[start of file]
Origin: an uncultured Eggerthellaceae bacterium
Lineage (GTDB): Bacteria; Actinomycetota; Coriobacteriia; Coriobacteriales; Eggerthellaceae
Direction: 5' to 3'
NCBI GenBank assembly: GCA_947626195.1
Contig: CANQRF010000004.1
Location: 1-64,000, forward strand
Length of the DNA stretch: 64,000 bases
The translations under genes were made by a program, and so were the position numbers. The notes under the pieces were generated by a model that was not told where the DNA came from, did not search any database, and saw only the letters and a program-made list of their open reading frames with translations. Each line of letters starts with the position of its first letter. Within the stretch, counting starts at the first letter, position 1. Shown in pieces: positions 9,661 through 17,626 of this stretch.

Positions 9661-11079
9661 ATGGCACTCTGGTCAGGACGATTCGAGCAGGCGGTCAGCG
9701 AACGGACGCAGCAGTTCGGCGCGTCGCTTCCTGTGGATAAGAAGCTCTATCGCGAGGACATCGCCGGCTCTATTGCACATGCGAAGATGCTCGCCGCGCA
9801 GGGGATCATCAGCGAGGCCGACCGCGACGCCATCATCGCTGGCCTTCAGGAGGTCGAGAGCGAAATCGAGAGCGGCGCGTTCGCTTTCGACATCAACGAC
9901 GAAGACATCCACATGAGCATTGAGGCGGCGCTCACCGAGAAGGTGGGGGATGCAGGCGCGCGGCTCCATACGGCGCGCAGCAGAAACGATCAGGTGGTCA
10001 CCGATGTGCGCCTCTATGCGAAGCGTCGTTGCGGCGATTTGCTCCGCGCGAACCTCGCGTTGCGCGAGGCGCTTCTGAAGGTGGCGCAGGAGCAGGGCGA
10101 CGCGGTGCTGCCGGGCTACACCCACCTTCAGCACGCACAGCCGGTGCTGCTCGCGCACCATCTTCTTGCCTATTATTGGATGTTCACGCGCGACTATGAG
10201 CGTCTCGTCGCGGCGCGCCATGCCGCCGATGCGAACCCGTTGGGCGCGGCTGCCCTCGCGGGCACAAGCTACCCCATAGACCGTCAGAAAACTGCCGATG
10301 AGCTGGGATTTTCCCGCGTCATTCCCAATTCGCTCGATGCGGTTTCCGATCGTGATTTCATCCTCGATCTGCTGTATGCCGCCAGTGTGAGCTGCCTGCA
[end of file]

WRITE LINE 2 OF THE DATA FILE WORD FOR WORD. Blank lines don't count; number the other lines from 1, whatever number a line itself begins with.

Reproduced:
Lineage (GTDB): Bacteria; Actinomycetota; Coriobacteriia; Coriobacteriales; Eggerthellaceae